I remember sitting around a campfire with my mom and grandpa in like kindergarten and listening to them discuss politics. My grandpa was talking about all these issues, and my mom was admitting to not being well-informed or having strong opinions about any of them. She said, “As long as democrats approve of abortion, nothing will convince me to vote for them.” My grandpa sighed and told her she was trapped in a religious bubble, that there was a whole world out there she was ignorant of.

But I remember thinking, “Wow! Mom is actually smart.” If democrats are murdering tons and tons of babies every year, and we only hope they go to heaven but God doesn’t actually say, who cares about money or guns or school or any of that other stuff? Even global warming was insignificant, since we believed the earth was going to end anyway. Maybe global warming would just be His way of destroying it. So based on abortion alone, I considered myself Republican until I deconverted from Christianity.

Maybe a week after deconverting, I thought, “well, I guess I should think about voting democrat now.” This was based solely on environmental concerns. There was no longer any guarantee that the earth would end anytime soon, and I’d quite rather it didn’t. All the other issues were fun to think about if I could find the time to inform myself, but I wasn’t terribly concerned about them.

So ultimately, maybe a lack of scope insensitivity could be the root cause of the strong correlation between political party and religious affiliation. Everyone blames herd mentality, which is a huge part of it, but even people who bother thinking for themselves are likely to arrive at the same conclusion as their peers... which is a nice counter for people who think that accurate beliefs aren't too important as long as people's beliefs make them happy.

While your family's situation is explained by lack of scope insensitivity, I'd like to put forward an alternative. I think the behavior you described also fits with rationalization. If you family had already made up their mind about supporting the Republican party, they could easily justify it to themselves (and to you) by citing a particular close-to-the-heart issue as an iron-clad reason.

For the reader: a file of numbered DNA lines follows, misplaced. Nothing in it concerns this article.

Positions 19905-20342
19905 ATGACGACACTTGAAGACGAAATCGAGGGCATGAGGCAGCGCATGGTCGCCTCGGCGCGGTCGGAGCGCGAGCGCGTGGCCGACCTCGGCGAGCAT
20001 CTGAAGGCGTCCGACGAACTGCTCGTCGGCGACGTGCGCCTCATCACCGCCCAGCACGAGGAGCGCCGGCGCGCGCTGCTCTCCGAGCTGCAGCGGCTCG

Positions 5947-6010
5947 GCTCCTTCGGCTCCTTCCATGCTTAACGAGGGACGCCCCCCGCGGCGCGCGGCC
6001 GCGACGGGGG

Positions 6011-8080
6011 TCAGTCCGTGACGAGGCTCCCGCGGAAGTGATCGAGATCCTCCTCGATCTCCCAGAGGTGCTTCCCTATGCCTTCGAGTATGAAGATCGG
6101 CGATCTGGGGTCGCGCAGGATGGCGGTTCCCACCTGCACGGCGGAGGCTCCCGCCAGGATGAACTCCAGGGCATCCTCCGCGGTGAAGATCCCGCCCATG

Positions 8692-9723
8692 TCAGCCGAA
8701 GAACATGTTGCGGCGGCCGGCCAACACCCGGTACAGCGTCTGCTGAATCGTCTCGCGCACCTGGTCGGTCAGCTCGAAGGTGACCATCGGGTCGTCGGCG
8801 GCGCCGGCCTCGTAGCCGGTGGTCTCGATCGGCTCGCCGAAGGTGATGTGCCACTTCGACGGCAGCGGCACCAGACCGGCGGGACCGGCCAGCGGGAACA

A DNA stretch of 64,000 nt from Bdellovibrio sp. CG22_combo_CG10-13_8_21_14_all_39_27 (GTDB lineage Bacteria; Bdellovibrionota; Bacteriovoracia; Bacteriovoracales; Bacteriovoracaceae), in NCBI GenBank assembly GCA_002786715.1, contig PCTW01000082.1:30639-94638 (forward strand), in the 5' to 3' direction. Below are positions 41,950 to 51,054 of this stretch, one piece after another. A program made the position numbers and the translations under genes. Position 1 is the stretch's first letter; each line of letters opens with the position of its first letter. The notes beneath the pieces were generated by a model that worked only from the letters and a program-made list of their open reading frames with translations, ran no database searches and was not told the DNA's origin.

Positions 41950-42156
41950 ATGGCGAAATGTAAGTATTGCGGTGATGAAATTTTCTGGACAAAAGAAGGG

Rationalization also explains why "even people who bother thinking for themselves are likely to arrive at the same conclusion as their peers" - it just means that said people are engaging in motivated cognition to come up with reasonable-sounding arguments to support the same conclusions as their peers.

[-][anonymous]8y 1

Yeah, but if my mom's parents were on one side of the fence, that would make it less likely for her to hop to the other side, right? She did seem like she thought the democrats were probably right about some things, but that those things were dwarfed by the larger issue. So I'm still mostly convinced this instance was a lack of scope insensitivity.

it just means that said people are engaging in motivated cognition to come up with reasonable-sounding arguments to support the same conclusions as their peers.

Ah yes, good point. I'm guilty too, haha. A few years ago I engaged in some motivated cognition to convince myself there were solid secular reasons to oppose gay marriage, since everyone I knew and respected was against it even though they claimed to believe in the separation of church and state.

For my part, I'm interested in the connection to GiveWell's powerful advocacy of "cluster thinking". I'll think about this some more and post thoughts if I have time.